Simplicity Fit for a Queen
The Movie: “Queen Margot.”
The Setup: Based on Alexandre Dumas’ novel, Catholic Marguerite of Valois--also known as Margot (Isabelle Adjani)--marries Protestant Henri of Navarre (Daniel Auteuil) in a plan arranged by their mothers to unite France in 1572. Six days later, thousands of Protestants are murdered in the St. Bartholomew’s Day Massacre.
The Costume Designer: Berlin-based theatrical-costume and set designer Moidele Bickel. Her other film was Eric Rohmer’s “La Marquise d’O.”
The Look: Sixteenth-Century lite. Stretching the timeline and muting the period’s regal glitz, Bickel favors a streamlined theatricality. She employs humble fabrics, forgoes such elaborate flourishes as beading, and holds the starch in the accordion-pleated collars for mobility’s sake. Jewelry is limited to pearls. Her budget dictated the uncomplicated approach, but she says she would have kept it simple anyway. Fancy clothing would mean that “I wouldn’t be able to see the actor, and what interests me most is the actor’s work.”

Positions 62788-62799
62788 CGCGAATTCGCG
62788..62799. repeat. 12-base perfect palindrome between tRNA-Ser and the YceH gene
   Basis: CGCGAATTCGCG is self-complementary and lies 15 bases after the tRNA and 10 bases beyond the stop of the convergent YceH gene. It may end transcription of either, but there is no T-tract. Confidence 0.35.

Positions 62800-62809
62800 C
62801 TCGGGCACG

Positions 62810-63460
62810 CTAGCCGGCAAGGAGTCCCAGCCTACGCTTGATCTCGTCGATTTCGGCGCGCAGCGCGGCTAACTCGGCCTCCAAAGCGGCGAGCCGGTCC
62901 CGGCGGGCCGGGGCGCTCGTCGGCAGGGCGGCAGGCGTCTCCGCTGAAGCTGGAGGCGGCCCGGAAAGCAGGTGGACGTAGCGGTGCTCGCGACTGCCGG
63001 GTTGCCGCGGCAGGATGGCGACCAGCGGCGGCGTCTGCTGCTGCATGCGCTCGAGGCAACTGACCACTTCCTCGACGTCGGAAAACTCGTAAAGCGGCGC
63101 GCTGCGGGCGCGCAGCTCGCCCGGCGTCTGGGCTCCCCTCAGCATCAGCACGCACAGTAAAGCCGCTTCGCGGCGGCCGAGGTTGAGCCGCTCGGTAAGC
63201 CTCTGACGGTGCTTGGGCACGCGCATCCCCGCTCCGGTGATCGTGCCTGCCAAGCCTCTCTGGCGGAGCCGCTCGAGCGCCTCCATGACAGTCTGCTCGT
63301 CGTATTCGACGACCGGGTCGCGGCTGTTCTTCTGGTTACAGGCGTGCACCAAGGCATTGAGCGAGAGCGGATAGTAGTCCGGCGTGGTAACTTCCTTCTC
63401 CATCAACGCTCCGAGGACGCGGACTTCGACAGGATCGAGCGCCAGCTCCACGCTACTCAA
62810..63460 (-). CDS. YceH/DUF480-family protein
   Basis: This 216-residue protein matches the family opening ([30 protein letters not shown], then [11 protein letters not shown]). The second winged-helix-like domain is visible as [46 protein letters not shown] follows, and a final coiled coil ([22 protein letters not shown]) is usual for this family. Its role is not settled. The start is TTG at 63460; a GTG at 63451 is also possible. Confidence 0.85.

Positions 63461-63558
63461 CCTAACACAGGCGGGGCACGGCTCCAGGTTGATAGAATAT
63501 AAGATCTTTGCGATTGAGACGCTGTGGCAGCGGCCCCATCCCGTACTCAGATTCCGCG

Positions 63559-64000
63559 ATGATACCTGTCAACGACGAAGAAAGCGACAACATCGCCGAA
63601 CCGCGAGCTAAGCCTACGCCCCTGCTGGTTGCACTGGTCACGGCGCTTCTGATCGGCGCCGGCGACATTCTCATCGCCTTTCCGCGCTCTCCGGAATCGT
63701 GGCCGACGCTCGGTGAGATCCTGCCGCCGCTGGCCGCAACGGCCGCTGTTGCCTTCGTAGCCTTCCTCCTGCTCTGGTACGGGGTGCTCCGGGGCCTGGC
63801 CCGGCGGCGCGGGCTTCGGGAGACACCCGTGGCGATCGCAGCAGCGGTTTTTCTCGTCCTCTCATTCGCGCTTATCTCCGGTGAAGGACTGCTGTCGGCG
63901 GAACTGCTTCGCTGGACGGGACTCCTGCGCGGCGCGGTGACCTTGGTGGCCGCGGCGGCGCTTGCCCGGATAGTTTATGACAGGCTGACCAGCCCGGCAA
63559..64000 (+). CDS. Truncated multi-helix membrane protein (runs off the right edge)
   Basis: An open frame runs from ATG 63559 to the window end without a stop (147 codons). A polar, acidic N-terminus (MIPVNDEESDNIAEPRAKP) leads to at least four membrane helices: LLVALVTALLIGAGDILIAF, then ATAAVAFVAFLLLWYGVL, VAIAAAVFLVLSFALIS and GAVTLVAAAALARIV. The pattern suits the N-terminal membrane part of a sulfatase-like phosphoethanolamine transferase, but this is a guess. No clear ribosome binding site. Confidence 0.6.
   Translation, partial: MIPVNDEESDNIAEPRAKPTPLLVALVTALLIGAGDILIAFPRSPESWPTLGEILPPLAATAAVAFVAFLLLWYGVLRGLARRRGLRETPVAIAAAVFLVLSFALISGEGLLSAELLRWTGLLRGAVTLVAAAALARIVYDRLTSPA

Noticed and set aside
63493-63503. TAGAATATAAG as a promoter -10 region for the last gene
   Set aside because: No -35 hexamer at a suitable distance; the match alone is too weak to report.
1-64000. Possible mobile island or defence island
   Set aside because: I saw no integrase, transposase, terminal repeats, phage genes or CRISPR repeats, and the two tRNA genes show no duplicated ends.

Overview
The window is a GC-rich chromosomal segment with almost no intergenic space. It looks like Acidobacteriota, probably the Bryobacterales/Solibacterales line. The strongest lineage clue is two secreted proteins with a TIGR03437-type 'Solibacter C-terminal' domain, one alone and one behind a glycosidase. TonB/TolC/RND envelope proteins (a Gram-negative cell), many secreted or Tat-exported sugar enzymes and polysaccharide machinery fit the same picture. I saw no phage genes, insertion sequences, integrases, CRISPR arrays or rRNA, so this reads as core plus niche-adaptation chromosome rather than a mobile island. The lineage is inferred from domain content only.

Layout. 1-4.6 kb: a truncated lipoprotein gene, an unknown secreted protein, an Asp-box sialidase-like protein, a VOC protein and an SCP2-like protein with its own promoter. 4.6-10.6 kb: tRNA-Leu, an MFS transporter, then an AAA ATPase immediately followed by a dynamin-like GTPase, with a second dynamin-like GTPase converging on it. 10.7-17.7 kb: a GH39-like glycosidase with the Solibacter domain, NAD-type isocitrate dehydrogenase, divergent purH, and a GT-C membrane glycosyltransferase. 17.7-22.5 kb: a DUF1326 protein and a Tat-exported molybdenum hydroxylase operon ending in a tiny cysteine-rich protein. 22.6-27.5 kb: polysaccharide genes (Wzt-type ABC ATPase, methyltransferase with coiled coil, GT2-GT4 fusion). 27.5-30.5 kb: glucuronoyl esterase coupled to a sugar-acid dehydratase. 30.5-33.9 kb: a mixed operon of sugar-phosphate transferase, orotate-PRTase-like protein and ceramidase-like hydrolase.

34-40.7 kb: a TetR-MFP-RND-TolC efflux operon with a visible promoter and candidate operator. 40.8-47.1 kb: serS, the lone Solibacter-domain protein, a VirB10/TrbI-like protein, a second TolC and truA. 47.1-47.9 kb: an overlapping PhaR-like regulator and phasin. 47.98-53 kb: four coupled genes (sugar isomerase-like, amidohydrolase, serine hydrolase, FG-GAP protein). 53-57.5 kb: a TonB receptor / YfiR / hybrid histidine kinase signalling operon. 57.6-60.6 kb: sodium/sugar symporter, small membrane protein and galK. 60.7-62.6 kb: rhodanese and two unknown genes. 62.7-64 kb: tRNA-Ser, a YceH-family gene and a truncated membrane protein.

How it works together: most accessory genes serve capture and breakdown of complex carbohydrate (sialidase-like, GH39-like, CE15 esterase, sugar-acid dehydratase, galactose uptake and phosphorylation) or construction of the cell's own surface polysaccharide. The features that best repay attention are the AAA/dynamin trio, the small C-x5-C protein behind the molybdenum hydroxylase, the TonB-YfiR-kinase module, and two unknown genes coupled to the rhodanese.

Trivia: For Margot’s wedding day, Bickel substitutes her historically correct crown--a round, stiff number--with a delicate tiara of wired pearls and stones that would suit any modern romantic bride.
You Should Know: Most of the costumes were made of cotton sateen and linen. Margot’s lavish-looking “brocade” gowns and the opulent robes worn by Catholic bishops came from inexpensive fabrics printed with luxuriant patterns.
Quoted: “The period is not exact. The real period, the French Renaissance, I don’t like very much. I chose a fashion period which is a little more free, more Baroque,” Bickel says.
Inspiration: The paintings of Theodore Gericault, Jacopo da Pontormo and Francisco de Zurbaran for Margot’s dresses.
Sources: All of the principals’ costumes and 600 of the 800 extras’ costumes were custom-made in Paris.